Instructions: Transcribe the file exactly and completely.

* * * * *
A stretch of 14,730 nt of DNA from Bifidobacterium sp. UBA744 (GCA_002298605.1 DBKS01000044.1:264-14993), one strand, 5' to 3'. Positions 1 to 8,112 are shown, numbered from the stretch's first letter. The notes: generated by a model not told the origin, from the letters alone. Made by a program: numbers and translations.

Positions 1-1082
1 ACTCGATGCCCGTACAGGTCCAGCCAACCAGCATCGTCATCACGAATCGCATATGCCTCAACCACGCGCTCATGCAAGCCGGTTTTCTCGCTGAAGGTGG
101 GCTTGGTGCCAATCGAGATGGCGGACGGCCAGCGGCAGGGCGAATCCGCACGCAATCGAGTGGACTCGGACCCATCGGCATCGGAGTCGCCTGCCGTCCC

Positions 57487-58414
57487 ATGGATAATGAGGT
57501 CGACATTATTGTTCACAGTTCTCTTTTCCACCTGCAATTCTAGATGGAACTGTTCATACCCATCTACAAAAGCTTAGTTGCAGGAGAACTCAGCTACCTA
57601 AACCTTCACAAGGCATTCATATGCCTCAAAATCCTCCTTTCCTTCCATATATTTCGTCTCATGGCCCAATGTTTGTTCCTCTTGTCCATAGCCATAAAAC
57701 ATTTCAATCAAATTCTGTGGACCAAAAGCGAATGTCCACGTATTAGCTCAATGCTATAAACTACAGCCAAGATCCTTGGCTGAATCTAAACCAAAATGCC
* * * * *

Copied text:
A stretch of 14,730 nt of DNA from Bifidobacterium sp. UBA744 (GCA_002298605.1 DBKS01000044.1:264-14993), one strand, 5' to 3'. Positions 1 to 8,112 are shown, numbered from the stretch's first letter. The notes: generated by a model not told the origin, from the letters alone. Made by a program: numbers and translations.

Positions 1-1082
1 ACTCGATGCCCGTACAGGTCCAGCCAACCAGCATCGTCATCACGAATCGCATATGCCTCAACCACGCGCTCATGCAAGCCGGTTTTCTCGCTGAAGGTGG
101 GCTTGGTGCCAATCGAGATGGCGGACGGCCAGCGGCAGGGCGAATCCGCACGCAATCGAGTGGACTCGGACCCATCGGCATCGGAGTCGCCTGCCGTCCC

Positions 57487-58414
57487 ATGGATAATGAGGT
57501 CGACATTATTGTTCACAGTTCTCTTTTCCACCTGCAATTCTAGATGGAACTGTTCATACCCATCTACAAAAGCTTAGTTGCAGGAGAACTCAGCTACCTA
57601 AACCTTCACAAGGCATTCATATGCCTCAAAATCCTCCTTTCCTTCCATATATTTCGTCTCATGGCCCAATGTTTGTTCCTCTTGTCCATAGCCATAAAAC
57701 ATTTCAATCAAATTCTGTGGACCAAAAGCGAATGTCCACGTATTAGCTCAATGCTATAAACTACAGCCAAGATCCTTGGCTGAATCTAAACCAAAATGCC